Added to the game unlike Battrio, is the ability to go to different locations to catch and find Pokémon.

Arcade machines similar to the predecessor Pokémon Battrio, released on July 14, 2012 in Japan, Hong Kong in 2017 and April 16, 2016 in Taiwan.

Pokémon Tretta Lab[edit]

Pokémon Tretta Lab
Pokemon Tretta Lab boxart.jpg
Publisher(s): Takara Tomy Arts
Platform: Nintendo 3DS
Predecessor: Pokémon Tretta
Copyrights: © The Pokémon Company, Nintendo, Game Freak, Creatures
Release dates

August 10, 2013

[[|]] has more information on this game:
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Pokémon Tretta Lab refers to both a peripheral for the Nintendo 3DS and its intended operation software.


Pokémon Tretta Lab is software based on the previously released Pokémon Tretta arcade machines and the collectable "Tretta" pucks. It allows for the player to scan Pokémon Tretta pucks, with conjunction of the Pokémon Tretta Lab Main System operation software. This software was released on the Nintendo eShop for free via a download code that came with the peripheral. The operation software was later removed on August 31, 2017.

Pokémon Ga-Olé[edit]

Arcade machines similar to the predecessor Pokémon Tretta. Developed by Takara Tomy Arts and Marvelous Inc. Released in Japan on July 7, 2016.

PC games[edit]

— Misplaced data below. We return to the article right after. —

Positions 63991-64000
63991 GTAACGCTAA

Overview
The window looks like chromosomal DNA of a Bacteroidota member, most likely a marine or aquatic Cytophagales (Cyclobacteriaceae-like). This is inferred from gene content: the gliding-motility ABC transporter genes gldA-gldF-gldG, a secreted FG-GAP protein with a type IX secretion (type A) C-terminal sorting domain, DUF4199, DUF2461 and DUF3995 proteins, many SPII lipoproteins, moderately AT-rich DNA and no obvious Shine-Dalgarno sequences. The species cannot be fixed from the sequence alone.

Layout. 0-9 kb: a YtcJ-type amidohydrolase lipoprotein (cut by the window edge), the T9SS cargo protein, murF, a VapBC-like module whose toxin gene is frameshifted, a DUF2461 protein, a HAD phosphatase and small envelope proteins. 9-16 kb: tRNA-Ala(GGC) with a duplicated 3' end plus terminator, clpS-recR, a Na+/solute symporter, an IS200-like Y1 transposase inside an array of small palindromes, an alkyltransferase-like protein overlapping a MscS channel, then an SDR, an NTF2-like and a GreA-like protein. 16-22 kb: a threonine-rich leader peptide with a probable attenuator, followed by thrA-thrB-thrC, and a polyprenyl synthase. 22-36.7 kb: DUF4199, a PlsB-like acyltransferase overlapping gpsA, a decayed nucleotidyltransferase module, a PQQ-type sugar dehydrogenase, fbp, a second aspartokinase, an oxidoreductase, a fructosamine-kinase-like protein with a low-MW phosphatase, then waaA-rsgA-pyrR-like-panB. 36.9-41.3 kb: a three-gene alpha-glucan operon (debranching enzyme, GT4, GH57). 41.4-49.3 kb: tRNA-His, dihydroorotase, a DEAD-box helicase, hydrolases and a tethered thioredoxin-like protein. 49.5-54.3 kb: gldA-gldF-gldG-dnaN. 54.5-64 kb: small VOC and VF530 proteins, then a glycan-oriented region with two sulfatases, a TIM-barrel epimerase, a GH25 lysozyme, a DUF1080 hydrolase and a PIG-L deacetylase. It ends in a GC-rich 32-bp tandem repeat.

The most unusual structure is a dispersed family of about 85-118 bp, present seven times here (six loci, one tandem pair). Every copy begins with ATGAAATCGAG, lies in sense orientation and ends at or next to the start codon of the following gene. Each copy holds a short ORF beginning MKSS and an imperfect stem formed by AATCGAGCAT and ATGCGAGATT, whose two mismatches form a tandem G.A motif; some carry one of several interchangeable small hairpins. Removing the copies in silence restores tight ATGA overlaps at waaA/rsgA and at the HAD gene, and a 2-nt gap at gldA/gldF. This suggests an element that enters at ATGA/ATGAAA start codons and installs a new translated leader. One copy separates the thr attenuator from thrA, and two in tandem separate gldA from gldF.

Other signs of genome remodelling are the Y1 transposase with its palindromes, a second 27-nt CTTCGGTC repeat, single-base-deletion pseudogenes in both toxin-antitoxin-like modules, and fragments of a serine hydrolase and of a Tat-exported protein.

• PokéROM
  • Pokémon Team Turbo
NintendoWiki logo.png This article is a stub. You can help NintendoWiki by expanding it.

Pokémon series logo

PC games Project Studio • PokéROM • Play It (Version 2) • Masters Arena • PC Master • Team Turbo
Pokémon mini Pokémon Party mini • Pokémon Pinball mini • Pokémon Puzzle Collection • Pokémon Zany Cards • Pokémon Tetris • Pokémon Puzzle Collection Vol. 2 • Pokémon Race mini • Pichu Bros. mini • Togepi no Daibouken • Pokémon Sodateyasan mini
PICO software
Self-contained (non-Pokémon mini)
e-Reader applications/games Berry Tree • Construction: Action • Construction: Melody Box • Ditto Leapfrog • Diving Corsola • Doki Doki Kakurenbo • Dream Eater • Fire Hoops • Flower Power • Fruit Daisakusen! • Flying Journey • Follow Hoothoot • GO, Poliwrath! • Gotcha! • Harvest Time • Here Comes Gloom • Hold Down Hoppip • Imakuni?'s Ball • Jumping Doduo • Kingler's Day • Leek Game • Lifesaver • Machop At Work • Magby and Magmar • Make A Dash! • Metronome • Mighty Tyranitar • Night Flight • Pika Pop • Punching Bags • Ride the Tuft • Rolling Voltorb • Sneak and Snatch • Sweet Scent • Time Travel • Tokotoko Truck • Watch Out! • Wooper's Juggling Game

Related NIWA Wiki: Bulbapedia icon English Bulbapedia icon • Pokémon Central Wiki logo Italian Pokémon Central Wiki logo

Important Events in 2007

DS logo.png Expansion Pak • Headset • Camera • Slide Controller • Digital TV Tuner
Wii logo.png Wii Balance Board • Wii Remote Jacket

Issues of Nintendo Power Vol. 211 • Vol. 212 • Vol. 213 • Vol. 214 • Vol. 215 • Vol. 216 • Vol. 217 • Vol. 218 • Vol. 219 • Vol. 220 • Vol. 221 • Vol. 222
Achievements Develop 100

Wikis Zelda Wiki • Dragon Quest Wiki
Outside References made or published in 2007 Television references • Online comic references
Related Companies that worked with or for Nintendo in 2007 Genius Sonority • Square Enix